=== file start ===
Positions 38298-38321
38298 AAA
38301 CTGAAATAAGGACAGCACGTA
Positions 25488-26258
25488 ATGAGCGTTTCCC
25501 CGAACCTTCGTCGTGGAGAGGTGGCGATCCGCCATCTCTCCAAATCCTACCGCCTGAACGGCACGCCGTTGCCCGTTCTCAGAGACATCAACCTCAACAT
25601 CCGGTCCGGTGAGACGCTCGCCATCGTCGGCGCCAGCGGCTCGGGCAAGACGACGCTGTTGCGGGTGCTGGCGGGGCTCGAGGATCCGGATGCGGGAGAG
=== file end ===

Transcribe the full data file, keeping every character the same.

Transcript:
Positions 38298-38321
38298 AAA
38301 CTGAAATAAGGACAGCACGTA
Positions 25488-26258
25488 ATGAGCGTTTCCC
25501 CGAACCTTCGTCGTGGAGAGGTGGCGATCCGCCATCTCTCCAAATCCTACCGCCTGAACGGCACGCCGTTGCCCGTTCTCAGAGACATCAACCTCAACAT
25601 CCGGTCCGGTGAGACGCTCGCCATCGTCGGCGCCAGCGGCTCGGGCAAGACGACGCTGTTGCGGGTGCTGGCGGGGCTCGAGGATCCGGATGCGGGAGAG